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Portuguese Reds
By Gerald D. Boyd
Oct 6, 2009
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In a world where it seems as though every wine region is striving to join the international scene, Portugal is doing its own thing.  Long known for its excellent Port wines, Portugal has lately been attracting attention for its attractive red table wines, made mainly from native grapes.

There was a time on the U.S. wine scene, when if you found a Portuguese red wine loitering in a wine shop, it was likely from Dao, a mountainous region in northern Portugal where red wines of merit are made from many of the same grapes that American wine consumers associate with Port, such as Touriga Nacional and Tinta Roriz, the Portuguese name for Tempranillo, the leading red grape of Spain.

Today, Dao producers are competing with “new” wines, based on Touriga Nacional, coming out of the Douro, the savagely beautiful river valley--famous for its Port wines--that cuts across the width of northern Portugal from Spain to the Atlantic Ocean.  Joining this elite group, are red wines from Terras do Sado, a region in southern Portugal that includes the Setubal Peninsula, known for its fortified Muscat wine; Alentejo, the up-and-coming zone in the south-central part of the country, and Ribatejo (now known as Tejo), centrally located inland from Lisbon.  This is not a complete list of Portuguese red wines, but it does include the regional wines you’re likely to see in your local wine store.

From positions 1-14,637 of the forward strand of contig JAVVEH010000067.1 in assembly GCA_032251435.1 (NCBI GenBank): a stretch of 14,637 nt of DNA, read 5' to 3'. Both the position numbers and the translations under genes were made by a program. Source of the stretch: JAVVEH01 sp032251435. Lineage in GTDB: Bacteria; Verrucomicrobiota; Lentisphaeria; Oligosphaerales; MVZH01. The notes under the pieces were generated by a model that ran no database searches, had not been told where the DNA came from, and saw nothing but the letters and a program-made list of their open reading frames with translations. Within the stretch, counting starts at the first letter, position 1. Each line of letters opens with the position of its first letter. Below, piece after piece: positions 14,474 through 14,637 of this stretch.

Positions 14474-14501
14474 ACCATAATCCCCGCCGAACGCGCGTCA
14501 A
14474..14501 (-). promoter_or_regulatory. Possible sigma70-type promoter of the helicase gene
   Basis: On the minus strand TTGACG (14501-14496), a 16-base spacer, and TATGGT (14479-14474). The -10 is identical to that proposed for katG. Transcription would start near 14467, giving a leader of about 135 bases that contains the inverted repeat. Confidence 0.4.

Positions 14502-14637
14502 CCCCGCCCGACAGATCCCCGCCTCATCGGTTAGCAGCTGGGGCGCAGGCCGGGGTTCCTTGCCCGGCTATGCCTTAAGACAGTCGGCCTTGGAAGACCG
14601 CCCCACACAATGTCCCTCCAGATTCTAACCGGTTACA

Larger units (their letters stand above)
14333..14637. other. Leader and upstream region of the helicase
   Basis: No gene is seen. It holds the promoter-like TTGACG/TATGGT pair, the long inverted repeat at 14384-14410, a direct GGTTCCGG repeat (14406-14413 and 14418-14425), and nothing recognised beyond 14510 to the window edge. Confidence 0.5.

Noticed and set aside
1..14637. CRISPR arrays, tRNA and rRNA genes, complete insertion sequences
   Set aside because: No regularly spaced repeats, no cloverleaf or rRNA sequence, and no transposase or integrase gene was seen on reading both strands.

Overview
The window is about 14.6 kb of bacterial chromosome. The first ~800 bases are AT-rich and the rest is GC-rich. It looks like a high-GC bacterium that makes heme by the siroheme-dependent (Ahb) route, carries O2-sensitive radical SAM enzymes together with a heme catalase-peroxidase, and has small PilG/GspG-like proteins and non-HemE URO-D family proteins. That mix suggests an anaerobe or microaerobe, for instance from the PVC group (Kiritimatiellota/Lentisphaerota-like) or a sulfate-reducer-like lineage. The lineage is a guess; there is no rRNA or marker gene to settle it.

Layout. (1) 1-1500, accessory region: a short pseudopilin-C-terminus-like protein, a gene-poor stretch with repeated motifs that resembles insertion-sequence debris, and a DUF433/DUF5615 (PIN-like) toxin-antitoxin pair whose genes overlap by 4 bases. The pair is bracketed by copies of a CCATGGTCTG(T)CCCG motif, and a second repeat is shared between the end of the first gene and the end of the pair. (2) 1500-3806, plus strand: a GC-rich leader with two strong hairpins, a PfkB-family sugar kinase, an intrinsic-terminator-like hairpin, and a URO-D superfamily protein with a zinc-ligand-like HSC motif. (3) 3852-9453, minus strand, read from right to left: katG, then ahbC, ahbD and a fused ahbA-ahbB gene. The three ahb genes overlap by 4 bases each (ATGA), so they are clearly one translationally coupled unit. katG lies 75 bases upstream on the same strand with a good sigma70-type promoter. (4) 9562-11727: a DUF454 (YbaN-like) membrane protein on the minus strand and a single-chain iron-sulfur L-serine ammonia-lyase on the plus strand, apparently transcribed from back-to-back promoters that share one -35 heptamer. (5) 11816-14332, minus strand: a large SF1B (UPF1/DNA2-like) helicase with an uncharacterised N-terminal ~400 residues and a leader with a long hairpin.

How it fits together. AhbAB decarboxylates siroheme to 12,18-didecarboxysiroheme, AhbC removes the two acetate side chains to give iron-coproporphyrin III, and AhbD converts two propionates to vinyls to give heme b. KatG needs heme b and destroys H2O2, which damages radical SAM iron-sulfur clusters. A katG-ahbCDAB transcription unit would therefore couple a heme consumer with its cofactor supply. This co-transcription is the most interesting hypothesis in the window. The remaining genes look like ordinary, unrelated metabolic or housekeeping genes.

Given the cyclic nature of wine commerce, and the relatively short history of American wine consumption, it is not surprising that Portuguese red wines were enjoyed by the English and French in the 18th and 19th centuries and that Madeira, a fortified wine from the Portuguese island of the same name, became a common quaff in the American Colonies.  With the exception of a few Dao reds, Portuguese red wine mostly stayed in the background, until a breakthrough in 1952 when the Port house Ferreira released Barca Velha, an unfortified Douro red wine that has become one of Portugal’s most admired wines.  Barca Velha was followed by a string of sophisticated red wines, made from grapes grown in the upper reaches of the Douro valley.

Today, dense, fruit-forward Douro red wines, many based on Touriga Nacional and Tinta Roriz, are available from Prats & Symington, Quinta do Vallado, Ferreira, Ramos Pinto, and a growing list of other Port houses.  Touriga Nacional offers a different profile when used for a concentrated dry red wine then it does when used as a Port grape.  Touriga has a pepperiness that is often lost in Port, especially when it is finished with residual sweetness and matched with the fortifying spirit.  However, this peppery character comes through when the grape is rendered as a the table wine.  A little Tinta Roriz gives a lift to the Touriga fruit, while adding its own red fruit (raspberry) aromas and flavors.